Thus, slavery as a general institution was immoral, according to Stephens. But for "Negroes" it was permitted, because they were considered to be "inferior beings."
It was the South that strongly believed in the establishment and prosecution of
American Imperialism. Before the Civil War, much of the leadership for U.S.
imperial expansion, first on the North American continent, came from
Southerners. It happens that Thomas Jefferson, for example, who made the
Louisiana Purchase in 1804 that enabled the major westward expansion beyond the
Mississippi River, was also one of the first to advocate the annexation of
4. The South strongly supported the theory of "States' Rights." From the outset of the Republic, one of its outcomes was to provide for the control of the Congress, through the control of the Senate by a minority of the national population. As well, of course there is that other provision of the original Constitutional Convention made specifically to protect the interests of the Slave States, the Electoral College. Obviously, both are playing out in major ways in current U.S. political history.
The South strongly supported low tariffs on foreign manufactured goods while
the North wanted high tariffs to protect domestic industrial development.
6. A major element of Southern politics was the use of the Big Lie Technique. First that Africans and African-Americans were inferior beings, not "human." Second that the Civil War, initiated by the Forces of Secession in the harbor of Charleston, South Carolina on April 12, 1861, was about "Southern Freedom," to maintain slavery, among other things. (Defenders of the Confederacy from then right down to the present never seem to get the fundamental contradiction that the Southern ruling class wanted the freedom --- to perpetuate human slavery.) Of course, that "Southern Freedom" also meant the right to expand slavery to the Western Territories, without too much in the way of limitations. Jeff Davis would make the "freedom" claim right to the very end. At the same time that the CSA was fighting so bitterly and for so long primarily to defend the institution of slavery, it was able to get several hundred thousand poor white farmers and laborers to give their lives in the cause. How? By using the Doctrine of White Supremacy to convince them that they were indeed fighting for "freedom." Third, that the war was not a rebellion, but rather a "War Between the States," or, as a recent President of the NRA referred to it "The War of Northern Aggression," or "Abraham Lincoln's War," or "The War for Southern Independence."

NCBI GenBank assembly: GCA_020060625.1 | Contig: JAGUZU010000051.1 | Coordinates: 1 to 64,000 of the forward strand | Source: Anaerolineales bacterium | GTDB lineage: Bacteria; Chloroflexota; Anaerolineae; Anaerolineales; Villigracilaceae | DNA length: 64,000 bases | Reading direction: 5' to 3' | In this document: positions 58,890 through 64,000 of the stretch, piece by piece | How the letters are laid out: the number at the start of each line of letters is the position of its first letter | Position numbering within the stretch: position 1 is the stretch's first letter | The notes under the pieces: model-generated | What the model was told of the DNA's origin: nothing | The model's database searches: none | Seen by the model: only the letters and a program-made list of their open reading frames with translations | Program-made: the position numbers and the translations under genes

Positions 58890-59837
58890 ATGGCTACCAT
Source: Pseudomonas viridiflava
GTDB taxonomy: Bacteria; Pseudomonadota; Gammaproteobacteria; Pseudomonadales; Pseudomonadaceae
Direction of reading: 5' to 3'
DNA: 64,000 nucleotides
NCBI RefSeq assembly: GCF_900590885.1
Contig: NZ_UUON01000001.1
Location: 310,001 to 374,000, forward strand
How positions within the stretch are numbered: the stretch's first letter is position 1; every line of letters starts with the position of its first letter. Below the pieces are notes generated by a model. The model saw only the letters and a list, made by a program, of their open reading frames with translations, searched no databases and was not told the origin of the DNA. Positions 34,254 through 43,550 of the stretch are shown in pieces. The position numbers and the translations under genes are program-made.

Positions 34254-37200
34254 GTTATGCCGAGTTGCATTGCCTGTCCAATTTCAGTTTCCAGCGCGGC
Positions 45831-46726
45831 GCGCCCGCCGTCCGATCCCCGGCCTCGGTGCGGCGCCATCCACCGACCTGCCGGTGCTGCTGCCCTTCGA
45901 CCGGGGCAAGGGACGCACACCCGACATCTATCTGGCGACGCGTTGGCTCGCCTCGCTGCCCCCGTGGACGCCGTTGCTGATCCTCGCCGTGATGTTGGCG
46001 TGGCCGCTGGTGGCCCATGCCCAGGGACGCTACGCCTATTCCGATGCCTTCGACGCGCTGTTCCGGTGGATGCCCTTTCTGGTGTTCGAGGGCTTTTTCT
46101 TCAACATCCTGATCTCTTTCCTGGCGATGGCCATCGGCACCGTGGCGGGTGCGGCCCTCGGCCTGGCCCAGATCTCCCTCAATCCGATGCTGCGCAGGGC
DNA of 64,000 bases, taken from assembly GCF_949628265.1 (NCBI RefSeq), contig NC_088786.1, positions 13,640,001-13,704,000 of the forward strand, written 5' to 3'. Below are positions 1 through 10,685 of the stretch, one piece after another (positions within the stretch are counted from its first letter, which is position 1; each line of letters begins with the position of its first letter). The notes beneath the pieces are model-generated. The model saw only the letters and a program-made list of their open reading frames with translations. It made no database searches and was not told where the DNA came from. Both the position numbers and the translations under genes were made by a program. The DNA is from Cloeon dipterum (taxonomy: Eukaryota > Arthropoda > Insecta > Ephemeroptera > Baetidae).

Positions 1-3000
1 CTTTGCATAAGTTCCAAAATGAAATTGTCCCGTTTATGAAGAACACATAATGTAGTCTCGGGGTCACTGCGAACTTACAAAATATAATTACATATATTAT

So, where does this all leave us now?
First, well, yes, chattel slavery was banned by the 13th Amendment, but in functional socio-economic terms in the South, it existed on a certain level well into the last century.
Second, perhaps most importantly for the modern U.S. political-economy, the Dogma of White Supremacy has come to dominate the national political stage since that time, waxing and waning in importance as it becomes of greater or lesser use to certain political powers over time. As Mark Karlin pointed out above, it was being used to a fare-thee-well by the national Republican Party in their battle-royal to bring down Obama, and sooner rather than later. Of course, Trump has put it, and its close relative, xenophobia, at the center of his own political philosophy (if one can call it that) and it is squarely at the center of Hyde-Smith's (also if one can call it that) as well.
North American Continental Imperialism ended with the accession to statehood by
Arizona in 1912. However, expansion beyond the boundaries of North America
began with the annexation of
Fourth, the "states' rights" basis of allotting seats in the United States Senate as well as votes in the Electoral College has had the major impact of which everyone knows in the Era of Trump/McConnell.
Fifth, the low tariffs doctrine has been turned around (well, certain days of the month it is) by Trump. But he uses tariffs as a weapon more because it is one of the weapons that Presidents have that is beyond the reach of Congress, at least to a certain extent, rather than that he really knows what he is doing.